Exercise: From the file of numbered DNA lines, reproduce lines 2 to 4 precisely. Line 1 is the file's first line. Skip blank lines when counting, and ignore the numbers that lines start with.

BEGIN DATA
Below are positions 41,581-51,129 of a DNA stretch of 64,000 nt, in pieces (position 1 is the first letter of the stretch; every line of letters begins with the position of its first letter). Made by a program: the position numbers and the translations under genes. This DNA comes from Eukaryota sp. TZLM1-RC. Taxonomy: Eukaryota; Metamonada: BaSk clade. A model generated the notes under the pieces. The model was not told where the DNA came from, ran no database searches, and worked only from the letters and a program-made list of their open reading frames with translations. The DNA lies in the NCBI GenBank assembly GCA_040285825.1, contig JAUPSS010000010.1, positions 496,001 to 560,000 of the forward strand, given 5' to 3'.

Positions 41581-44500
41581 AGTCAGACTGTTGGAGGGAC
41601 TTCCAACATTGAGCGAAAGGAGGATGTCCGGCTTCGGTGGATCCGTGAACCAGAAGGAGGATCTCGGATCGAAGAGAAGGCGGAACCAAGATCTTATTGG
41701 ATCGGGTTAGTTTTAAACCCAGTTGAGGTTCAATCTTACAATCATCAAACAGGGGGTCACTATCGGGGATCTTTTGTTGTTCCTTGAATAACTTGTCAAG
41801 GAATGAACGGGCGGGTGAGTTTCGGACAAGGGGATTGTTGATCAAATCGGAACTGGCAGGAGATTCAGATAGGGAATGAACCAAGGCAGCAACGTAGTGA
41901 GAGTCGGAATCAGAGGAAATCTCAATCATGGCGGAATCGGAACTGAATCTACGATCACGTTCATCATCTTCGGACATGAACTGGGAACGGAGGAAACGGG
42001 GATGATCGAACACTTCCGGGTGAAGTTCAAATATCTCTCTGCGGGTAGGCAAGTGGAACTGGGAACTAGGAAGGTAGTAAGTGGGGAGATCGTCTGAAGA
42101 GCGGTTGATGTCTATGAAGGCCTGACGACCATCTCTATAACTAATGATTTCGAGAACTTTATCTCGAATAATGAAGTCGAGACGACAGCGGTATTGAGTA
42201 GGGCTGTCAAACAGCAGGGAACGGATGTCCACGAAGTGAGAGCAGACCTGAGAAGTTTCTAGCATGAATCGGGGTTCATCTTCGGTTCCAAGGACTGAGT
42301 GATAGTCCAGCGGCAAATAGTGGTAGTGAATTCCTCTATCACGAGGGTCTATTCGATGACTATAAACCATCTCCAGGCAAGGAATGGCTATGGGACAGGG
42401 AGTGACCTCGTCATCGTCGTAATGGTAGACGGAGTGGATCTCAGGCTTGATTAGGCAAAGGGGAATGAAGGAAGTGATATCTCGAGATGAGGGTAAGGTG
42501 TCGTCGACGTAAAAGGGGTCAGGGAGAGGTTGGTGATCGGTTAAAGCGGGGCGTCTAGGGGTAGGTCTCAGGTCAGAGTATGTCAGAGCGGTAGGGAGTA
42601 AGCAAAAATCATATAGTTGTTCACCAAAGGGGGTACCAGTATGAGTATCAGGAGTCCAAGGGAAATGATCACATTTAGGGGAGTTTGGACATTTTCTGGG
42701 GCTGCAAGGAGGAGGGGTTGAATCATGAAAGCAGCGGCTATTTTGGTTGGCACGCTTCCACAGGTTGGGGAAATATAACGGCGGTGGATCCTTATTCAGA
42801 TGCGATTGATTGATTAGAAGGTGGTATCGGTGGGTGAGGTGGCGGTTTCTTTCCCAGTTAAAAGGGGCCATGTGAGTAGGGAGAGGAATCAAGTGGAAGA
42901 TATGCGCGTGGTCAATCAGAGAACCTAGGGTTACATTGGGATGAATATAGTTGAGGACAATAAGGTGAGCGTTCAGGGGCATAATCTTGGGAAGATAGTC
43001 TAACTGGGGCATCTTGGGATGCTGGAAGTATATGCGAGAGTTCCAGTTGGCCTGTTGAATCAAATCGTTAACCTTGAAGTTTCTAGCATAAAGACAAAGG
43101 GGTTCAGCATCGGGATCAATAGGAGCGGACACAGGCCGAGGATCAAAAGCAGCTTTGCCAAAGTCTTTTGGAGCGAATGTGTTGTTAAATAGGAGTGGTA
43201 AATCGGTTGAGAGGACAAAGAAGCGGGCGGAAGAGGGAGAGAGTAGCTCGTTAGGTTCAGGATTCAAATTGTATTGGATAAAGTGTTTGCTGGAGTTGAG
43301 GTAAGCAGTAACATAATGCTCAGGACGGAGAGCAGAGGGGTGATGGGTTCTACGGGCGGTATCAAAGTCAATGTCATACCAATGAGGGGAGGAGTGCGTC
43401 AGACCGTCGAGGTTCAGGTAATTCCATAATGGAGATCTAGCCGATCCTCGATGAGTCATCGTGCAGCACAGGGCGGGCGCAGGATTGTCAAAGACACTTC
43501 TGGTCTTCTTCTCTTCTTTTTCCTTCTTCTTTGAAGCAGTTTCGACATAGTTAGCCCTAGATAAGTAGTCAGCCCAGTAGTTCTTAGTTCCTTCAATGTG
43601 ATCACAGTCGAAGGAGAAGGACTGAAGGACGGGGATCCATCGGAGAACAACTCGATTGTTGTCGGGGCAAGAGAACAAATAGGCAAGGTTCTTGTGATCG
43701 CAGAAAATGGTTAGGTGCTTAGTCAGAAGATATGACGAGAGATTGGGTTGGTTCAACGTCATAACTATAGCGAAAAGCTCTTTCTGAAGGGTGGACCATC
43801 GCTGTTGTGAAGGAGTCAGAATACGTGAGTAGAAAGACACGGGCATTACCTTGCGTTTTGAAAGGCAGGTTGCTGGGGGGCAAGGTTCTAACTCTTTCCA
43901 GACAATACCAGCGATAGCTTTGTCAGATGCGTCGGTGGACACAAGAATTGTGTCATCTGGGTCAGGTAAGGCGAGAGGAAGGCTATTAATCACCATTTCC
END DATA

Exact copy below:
Positions 41581-44500
41581 AGTCAGACTGTTGGAGGGAC
41601 TTCCAACATTGAGCGAAAGGAGGATGTCCGGCTTCGGTGGATCCGTGAACCAGAAGGAGGATCTCGGATCGAAGAGAAGGCGGAACCAAGATCTTATTGG